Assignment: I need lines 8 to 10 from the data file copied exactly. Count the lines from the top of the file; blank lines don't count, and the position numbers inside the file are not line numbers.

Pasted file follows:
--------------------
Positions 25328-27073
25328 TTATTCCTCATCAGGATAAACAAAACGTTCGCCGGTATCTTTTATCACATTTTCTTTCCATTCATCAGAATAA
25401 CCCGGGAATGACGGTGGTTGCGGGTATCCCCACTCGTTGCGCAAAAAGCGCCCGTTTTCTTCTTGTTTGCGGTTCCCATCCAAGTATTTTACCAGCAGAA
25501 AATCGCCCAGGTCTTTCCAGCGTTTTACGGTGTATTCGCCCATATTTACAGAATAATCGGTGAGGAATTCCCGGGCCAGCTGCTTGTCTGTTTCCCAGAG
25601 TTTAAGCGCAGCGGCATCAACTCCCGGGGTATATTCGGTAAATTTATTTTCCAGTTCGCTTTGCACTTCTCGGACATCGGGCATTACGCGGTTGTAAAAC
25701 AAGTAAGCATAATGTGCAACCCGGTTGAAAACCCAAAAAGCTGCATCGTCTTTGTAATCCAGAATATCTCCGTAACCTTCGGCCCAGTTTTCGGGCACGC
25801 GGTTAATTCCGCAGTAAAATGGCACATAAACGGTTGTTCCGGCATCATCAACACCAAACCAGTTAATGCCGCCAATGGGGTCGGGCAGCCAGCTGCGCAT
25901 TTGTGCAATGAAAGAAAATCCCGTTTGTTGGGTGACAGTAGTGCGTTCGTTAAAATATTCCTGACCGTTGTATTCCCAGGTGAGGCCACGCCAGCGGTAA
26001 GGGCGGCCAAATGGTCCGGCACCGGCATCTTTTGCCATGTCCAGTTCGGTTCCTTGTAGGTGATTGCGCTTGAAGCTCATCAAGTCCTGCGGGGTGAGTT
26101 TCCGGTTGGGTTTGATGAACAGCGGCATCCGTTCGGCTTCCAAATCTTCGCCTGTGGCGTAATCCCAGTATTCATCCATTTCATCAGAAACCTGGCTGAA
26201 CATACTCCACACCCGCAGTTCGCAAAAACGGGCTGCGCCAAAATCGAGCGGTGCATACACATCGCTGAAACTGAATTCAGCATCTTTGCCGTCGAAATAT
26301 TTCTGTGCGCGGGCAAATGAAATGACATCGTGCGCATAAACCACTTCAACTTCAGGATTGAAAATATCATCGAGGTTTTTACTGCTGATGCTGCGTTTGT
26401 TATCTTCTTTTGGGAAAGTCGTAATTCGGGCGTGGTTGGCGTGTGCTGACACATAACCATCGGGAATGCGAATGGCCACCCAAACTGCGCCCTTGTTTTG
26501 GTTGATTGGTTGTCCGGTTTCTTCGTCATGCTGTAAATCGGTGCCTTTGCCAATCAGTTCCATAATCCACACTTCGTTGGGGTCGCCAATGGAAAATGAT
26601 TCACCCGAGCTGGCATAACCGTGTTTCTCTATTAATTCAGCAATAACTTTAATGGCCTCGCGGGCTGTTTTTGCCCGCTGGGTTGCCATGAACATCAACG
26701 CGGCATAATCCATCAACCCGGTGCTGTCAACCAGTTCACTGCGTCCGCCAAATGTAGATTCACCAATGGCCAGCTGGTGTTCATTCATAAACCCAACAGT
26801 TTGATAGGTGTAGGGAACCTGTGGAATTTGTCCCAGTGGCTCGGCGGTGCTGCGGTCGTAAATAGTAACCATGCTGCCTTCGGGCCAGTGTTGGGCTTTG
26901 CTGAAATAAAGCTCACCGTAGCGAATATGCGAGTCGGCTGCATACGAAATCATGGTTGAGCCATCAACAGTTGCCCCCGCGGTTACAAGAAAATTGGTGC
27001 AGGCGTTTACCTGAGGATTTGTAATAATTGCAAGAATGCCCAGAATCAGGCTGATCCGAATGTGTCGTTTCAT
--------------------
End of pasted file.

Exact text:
25901 TTGTGCAATGAAAGAAAATCCCGTTTGTTGGGTGACAGTAGTGCGTTCGTTAAAATATTCCTGACCGTTGTATTCCCAGGTGAGGCCACGCCAGCGGTAA
26001 GGGCGGCCAAATGGTCCGGCACCGGCATCTTTTGCCATGTCCAGTTCGGTTCCTTGTAGGTGATTGCGCTTGAAGCTCATCAAGTCCTGCGGGGTGAGTT
26101 TCCGGTTGGGTTTGATGAACAGCGGCATCCGTTCGGCTTCCAAATCTTCGCCTGTGGCGTAATCCCAGTATTCATCCATTTCATCAGAAACCTGGCTGAA